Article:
I got another bottle and, the day before I wanted to drink it, I opened it and poured the wine into another 750ml bottle, then stuffed the cork in the top.  The next day, I decanted it about 1.5 hours before bringing it to a friends’ house for dinner.  This process worked very well, as the wine was just starting to fully open when we sat down for dinner of beef stew.

Broken Earth Winery 2010 Quadrant BDX

Paso Robles 13.7% ABV
60% Merlot, 20% Cabernet Sauvignon, 13% Petit Verdot, 7% Petit Sirah
Cellared and bottled by Broken Earth Winery in Paso Robles, CA
$5.99 at the San Diego, CA (Downtown), store on 3 June

20170723_202414After sampling this over the two hours it has been open since I aerated it into a large Riedel wine glass, I have three thoughts about this wine: (1) This is what I get for buying a $6 domestic red blend that is Merlot-dominant at Grocery Outlet or otherwise (and I do love a good Merlot, of which I’ve had many since I started drinking Grocery Outlet wine in 2009), (2) this wine is a great example of wine that gives Grocery Outlet wine inventory a bad name, and (3) this shows how bogus wine competitions and points scorings are (2012 Orange County Wine Competition gave this wine 93 points). While there isn’t anything truly bad about it, it just doesn’t deliver at the $5.99 price range like so many over the years to which we have become accustomed. Here’s what you’ll get:

Lots of black currant, dark berries, and even some figs on the nose, but it’s one that isn’t particularly complex and without being able to offer more specifics, honestly resembles a lot of cheap California-designated wines that I’ve tried at GO over the years. It does show a beautifully dark purple color, probably the result of Petit Sirah and Petite Verdot. The palate belies the nose a bit, and at least honors the blend, but the sweetness of the Merlot overwhelms any of the other interesting characteristics that the Cab, Petite Verdot, and Petit Sirah may have offered. If you blindfolded me, I would have guessed 80% Merlot. The wine is acid with mild-medium tannins and absolutely benefits from decanting or air time, but it also blends those flavors together that emerge as rather sweet and unsophisticated on the other side. It drinks fine for the $6-10 range but for the $6 range at GO, it just doesn’t deliver. It’s solely Drinkable for me. If you or a guest loves the simpler end of the Merlot spectrum, however, give it a shot.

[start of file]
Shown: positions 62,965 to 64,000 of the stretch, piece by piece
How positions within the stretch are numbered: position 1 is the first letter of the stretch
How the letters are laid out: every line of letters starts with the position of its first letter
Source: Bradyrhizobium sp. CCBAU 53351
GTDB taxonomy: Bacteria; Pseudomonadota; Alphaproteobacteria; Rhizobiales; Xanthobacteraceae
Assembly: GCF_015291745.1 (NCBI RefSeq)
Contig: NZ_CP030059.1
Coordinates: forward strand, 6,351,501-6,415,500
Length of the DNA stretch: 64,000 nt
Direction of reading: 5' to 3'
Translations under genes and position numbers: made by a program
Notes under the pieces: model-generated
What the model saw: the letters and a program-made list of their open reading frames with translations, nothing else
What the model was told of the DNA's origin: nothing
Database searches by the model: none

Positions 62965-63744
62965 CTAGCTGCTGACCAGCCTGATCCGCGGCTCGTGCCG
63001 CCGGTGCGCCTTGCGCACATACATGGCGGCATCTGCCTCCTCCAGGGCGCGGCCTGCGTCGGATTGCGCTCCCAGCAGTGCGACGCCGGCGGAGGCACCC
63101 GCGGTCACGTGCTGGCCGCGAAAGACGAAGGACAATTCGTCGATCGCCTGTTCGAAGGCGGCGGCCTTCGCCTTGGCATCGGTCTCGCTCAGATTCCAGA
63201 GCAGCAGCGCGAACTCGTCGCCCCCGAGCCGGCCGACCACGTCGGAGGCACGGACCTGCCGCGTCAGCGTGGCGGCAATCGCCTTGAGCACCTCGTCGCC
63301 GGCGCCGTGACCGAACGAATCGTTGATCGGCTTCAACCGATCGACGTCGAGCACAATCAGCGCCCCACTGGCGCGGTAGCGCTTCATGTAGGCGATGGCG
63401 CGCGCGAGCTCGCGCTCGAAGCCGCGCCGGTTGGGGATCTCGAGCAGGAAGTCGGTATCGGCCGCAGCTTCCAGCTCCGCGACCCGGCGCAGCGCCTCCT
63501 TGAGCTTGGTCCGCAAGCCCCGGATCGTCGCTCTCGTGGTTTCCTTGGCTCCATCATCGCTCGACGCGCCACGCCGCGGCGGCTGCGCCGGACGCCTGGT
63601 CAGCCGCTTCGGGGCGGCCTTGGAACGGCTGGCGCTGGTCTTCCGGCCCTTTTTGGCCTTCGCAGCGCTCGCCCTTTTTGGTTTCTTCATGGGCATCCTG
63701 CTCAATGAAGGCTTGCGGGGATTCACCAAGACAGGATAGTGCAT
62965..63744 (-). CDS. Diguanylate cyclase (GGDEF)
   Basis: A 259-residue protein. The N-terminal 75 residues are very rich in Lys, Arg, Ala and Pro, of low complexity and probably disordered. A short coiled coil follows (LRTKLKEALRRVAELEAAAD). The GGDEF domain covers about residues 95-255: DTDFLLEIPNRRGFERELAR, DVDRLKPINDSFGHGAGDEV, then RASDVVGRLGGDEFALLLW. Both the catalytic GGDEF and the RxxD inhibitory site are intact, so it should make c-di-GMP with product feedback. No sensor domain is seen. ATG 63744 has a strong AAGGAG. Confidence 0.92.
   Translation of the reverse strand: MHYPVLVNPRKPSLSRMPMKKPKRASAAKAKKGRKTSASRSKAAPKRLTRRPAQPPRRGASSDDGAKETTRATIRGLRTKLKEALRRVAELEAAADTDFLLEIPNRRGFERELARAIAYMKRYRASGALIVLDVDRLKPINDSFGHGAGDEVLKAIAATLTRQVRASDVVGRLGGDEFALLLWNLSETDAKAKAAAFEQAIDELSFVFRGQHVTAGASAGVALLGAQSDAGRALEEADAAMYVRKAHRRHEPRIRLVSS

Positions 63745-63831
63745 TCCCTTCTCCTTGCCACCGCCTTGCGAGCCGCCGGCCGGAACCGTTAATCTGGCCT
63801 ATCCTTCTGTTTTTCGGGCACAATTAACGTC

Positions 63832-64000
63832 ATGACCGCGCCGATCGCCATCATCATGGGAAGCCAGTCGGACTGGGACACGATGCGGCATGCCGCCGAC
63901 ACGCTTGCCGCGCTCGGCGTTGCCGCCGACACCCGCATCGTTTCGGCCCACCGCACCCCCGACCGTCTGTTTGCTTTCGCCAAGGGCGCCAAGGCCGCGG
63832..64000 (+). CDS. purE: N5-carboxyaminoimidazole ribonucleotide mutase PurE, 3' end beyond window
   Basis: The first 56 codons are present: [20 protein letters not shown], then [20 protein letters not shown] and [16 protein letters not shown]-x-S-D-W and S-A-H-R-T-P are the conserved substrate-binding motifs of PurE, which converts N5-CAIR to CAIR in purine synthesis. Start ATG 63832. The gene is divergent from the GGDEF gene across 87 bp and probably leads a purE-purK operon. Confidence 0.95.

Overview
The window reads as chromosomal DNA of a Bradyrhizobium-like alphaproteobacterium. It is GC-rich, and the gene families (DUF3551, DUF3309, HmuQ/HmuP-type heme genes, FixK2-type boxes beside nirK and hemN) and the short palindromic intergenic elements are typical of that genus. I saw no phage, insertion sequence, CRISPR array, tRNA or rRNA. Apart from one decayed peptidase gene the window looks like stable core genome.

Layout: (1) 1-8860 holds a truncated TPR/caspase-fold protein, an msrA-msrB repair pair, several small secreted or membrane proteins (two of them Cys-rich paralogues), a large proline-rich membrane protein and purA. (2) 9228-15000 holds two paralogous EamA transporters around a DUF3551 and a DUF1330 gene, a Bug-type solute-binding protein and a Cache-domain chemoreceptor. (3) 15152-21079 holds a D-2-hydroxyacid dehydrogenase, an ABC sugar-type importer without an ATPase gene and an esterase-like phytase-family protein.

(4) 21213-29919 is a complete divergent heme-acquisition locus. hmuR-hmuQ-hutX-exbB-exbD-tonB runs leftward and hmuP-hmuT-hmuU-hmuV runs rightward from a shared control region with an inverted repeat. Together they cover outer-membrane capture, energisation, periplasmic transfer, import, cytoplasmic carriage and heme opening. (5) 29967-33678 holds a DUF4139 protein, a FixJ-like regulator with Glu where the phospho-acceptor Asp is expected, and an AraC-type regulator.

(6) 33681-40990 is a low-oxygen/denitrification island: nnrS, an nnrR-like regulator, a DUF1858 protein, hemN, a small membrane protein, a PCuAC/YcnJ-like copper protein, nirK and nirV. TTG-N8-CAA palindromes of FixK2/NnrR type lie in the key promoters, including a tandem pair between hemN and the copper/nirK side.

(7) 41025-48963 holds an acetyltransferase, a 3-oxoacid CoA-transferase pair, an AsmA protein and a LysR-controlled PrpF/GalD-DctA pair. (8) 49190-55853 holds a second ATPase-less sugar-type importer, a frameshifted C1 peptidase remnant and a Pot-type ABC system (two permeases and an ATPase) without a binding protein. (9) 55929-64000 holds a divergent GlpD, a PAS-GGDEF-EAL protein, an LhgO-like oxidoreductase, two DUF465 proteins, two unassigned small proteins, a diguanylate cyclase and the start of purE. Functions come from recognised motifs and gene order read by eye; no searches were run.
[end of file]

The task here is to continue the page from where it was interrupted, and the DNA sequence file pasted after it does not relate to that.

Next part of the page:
Villa Stellaria 2014 Petit Verdot

Alexander Valley 14.1% ABV
100% Petit Verdot
Cellared and bottled by Fitch Mountain Vineyards in Healdsburg, CA
$7.99 at the San Diego, CA (Downtown), store on 3 June